UK construction is well-placed to benefit from the opportunities presented by the global shift to a low carbon economy and green construction, but there is a continuing need to ensure investment in innovation and technology alongside increased collaboration between businesses and research institutions to enable the UK to realise this potential.
There is also scope for further progress, particularly concerning addressing evident skills shortages. The global green and sustainable building industry is forecast to grow at an annual rate of 22.8% between now and 2017 as a result of increasing low carbon regulatory requirements and greater societal demand for greener products. It seems that the market is recognising these opportunities.
According to recent research by McGraw-Hill Construction (2013), around half the architects, engineers, contractors, building owners and building consultants around the world anticipate that at least 60% of their work will be green by 2015, up from 28% of firms in 2012 and only 13% in 2009.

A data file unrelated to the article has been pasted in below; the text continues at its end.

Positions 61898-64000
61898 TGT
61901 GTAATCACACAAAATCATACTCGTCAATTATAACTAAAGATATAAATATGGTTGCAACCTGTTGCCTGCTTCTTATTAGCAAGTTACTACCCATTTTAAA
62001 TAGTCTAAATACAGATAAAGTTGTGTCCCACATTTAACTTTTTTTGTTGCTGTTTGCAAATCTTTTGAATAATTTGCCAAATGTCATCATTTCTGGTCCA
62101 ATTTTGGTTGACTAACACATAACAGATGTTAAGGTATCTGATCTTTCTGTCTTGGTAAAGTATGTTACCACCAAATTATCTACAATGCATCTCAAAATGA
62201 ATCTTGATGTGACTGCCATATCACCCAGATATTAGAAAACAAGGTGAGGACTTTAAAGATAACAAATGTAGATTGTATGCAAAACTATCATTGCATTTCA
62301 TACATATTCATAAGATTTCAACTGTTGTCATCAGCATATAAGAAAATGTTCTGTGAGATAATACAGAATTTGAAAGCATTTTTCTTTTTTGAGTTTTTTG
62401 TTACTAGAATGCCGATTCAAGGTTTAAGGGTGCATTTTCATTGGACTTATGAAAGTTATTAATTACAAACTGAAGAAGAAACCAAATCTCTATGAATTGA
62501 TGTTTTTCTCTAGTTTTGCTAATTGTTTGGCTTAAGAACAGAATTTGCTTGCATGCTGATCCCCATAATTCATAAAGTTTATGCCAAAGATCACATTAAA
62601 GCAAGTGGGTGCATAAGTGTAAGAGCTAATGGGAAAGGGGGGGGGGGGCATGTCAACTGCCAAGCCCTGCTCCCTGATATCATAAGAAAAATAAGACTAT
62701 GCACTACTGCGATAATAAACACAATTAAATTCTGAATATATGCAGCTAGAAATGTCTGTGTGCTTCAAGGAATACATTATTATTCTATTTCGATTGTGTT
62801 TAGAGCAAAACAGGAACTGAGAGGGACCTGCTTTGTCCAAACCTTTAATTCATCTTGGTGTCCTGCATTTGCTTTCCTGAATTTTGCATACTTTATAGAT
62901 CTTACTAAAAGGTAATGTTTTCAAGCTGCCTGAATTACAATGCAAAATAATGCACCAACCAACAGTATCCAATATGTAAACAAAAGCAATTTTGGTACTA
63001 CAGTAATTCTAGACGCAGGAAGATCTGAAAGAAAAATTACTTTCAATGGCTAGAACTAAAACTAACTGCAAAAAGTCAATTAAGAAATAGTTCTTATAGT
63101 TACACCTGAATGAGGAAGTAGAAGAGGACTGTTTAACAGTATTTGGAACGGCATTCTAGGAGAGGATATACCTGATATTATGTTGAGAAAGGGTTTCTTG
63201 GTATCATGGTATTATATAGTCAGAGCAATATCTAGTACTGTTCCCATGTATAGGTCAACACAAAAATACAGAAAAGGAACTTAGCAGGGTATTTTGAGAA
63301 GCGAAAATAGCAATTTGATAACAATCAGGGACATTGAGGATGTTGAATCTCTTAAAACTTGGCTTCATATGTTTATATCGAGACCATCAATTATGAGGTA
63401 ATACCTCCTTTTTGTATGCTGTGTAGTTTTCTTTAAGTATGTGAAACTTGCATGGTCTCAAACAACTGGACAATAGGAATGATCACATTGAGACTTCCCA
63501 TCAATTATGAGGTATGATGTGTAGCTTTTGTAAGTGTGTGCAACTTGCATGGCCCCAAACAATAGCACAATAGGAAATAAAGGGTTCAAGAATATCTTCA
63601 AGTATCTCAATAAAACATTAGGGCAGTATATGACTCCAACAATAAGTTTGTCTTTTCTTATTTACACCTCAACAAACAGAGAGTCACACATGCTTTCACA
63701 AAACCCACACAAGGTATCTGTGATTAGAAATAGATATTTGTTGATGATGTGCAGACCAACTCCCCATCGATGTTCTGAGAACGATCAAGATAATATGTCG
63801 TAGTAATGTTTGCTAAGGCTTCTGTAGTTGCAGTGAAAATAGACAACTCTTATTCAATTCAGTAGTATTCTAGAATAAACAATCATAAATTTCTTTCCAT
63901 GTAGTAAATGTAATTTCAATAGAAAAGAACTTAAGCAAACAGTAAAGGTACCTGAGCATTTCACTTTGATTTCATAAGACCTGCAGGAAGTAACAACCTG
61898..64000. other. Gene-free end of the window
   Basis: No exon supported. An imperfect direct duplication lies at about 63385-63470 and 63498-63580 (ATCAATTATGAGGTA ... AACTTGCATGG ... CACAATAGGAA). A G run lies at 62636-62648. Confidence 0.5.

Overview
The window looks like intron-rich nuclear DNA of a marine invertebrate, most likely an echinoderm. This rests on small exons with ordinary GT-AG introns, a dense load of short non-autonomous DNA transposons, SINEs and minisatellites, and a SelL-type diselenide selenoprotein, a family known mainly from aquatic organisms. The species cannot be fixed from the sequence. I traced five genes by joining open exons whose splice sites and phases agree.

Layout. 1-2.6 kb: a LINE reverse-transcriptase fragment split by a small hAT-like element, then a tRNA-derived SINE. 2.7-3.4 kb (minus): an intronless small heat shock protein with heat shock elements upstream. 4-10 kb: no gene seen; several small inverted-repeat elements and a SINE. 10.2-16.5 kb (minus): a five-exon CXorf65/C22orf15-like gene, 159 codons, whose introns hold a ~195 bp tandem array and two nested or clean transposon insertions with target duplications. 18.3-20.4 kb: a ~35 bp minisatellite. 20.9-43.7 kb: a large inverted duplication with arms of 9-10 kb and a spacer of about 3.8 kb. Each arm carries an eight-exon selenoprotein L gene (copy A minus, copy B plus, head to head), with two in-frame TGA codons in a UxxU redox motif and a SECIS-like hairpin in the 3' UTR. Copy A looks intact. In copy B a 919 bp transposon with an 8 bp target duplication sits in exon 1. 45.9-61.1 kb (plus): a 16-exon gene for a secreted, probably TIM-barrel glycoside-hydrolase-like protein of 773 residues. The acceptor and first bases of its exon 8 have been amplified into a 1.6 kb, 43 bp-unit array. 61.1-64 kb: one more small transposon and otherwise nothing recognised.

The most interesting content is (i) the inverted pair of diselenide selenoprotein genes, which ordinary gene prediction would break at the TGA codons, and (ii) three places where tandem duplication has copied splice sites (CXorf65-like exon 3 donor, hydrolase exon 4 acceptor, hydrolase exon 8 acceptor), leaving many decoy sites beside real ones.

The UK’s existing housing stock, which accounts for over half of the greenhouse gas emissions from the built environment, presents growth and development opportunities for the UK’s low carbon and sustainable construction market.
The programme will draw upon subject expertise within the School of Architecture, Built and Natural Environments, which has been commended by Externals for its commitment to innovative teaching and learning.
The programme enhances several advanced transferable skills and equips the student with a range of skills appropriate for a wide variety of future opportunities as well as providing skills and competencies for those students who are progressing to MPhil / PhD. Regularly, our MSc students have progressed to our PhD provision.
Sustainability is seen as a priority in construction circles; the very nature of its operation places a heavy burden on the environment. The programme holds firm the sustainability concept and provides students with ‘real’ examples of established practices.